Come into the Language Arts classroom of Ashleigh Pilson to experience two units of study her middle school students recently enjoyed. Below each description is an audio podcast with student interviews.
6th Unit – A Christmas Carol by Charles Dickens
- Essential Question: Which Spirit is the most influential in changing Scrooge?
- Introductory Activity: Students completed a digital escape room gaining background knowledge on the Victorian Era, the historical time period in which A Christmas Carol was written. The students also read about Charles Dickens’ childhood to understand his motivation behind the story.
While reading the story, students practiced analyzing characters’ points of view in an activity titled “The Mind of Ebenezer Scrooge.” Students played the role of Scrooge’s counselor by asking probing questions to determine his early negative attitudes. The counselors had to take note of Scrooge’s responses by writing the responses they felt Scrooge would give based on evidence from the text.
After reading, the students carried over their justification skills by writing an argumentative essay based on the prompt, “Which Spirit is the most influential in changing Scrooge?” Students justified their claims with evidence from the text, which they collected on using their evidence tracker while reading.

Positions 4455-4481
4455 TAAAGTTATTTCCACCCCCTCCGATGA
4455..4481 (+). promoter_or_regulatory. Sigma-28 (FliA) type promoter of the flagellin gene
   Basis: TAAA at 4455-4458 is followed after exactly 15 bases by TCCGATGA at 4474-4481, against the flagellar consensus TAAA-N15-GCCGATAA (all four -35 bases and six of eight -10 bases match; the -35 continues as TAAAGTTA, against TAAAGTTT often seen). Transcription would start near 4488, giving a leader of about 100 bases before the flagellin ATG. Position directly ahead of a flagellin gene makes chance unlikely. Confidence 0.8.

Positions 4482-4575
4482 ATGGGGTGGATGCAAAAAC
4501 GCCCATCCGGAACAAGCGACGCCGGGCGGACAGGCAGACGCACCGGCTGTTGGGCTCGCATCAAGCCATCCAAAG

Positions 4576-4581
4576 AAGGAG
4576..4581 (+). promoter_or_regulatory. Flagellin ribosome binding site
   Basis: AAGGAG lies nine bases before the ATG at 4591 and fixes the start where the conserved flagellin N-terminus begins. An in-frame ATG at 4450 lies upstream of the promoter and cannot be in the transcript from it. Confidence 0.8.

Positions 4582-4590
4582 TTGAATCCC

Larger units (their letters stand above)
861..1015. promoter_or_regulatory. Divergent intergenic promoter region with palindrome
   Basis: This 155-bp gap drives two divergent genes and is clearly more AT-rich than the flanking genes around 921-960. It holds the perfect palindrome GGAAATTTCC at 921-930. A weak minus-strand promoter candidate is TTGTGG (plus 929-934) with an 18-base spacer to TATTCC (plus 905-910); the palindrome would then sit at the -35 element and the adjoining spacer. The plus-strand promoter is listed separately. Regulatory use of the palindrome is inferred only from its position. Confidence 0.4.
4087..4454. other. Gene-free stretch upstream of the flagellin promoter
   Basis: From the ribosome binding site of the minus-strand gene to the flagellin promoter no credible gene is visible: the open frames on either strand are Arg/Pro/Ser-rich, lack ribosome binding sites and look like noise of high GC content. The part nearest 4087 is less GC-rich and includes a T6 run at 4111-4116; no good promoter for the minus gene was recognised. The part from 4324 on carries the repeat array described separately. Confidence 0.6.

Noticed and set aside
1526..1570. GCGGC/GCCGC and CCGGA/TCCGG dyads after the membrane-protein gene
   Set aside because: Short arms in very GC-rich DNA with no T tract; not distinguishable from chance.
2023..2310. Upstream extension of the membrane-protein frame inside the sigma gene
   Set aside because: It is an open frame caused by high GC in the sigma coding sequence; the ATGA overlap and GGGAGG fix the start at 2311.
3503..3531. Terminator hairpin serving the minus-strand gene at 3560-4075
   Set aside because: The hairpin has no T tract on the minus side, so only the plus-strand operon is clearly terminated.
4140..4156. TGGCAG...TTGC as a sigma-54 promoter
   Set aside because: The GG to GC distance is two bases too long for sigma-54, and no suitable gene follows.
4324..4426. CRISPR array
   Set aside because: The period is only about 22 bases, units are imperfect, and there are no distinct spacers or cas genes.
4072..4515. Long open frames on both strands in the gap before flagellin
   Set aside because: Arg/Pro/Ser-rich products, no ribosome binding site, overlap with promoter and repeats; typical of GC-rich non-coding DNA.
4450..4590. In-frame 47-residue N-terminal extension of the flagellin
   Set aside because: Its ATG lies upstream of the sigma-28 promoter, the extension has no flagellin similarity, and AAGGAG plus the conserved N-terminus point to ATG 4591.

7th Unit – The Monsters Are Due on Maple Street by Rod Serling
- Essential Question: Who are the real monsters on Maple Street?
- Introductory Activity: Students played a game of “Invasion” outside. The game began by the teacher passing out role cards to the students, which are not to be shared. Role cards designated each student as an “alien,” “scientist,” or “neighbor.” The aliens are trying to defeat the neighbors, while the scientists/neighbors are trying to defeat the aliens. In each round, a student is “accused” of being an alien and potentially eliminated from the game. Students must use their critical thinking and justification skills in order to determine who the aliens are, while also being careful not to reveal their identity.
After reading The Monsters Are Due on Maple Street, the students carried over their justification skills into an argumentative essay addressing the essential question “Who are the real monsters on Maple Street?” Students completed an evidence tracker using evidence from the text to support their claim.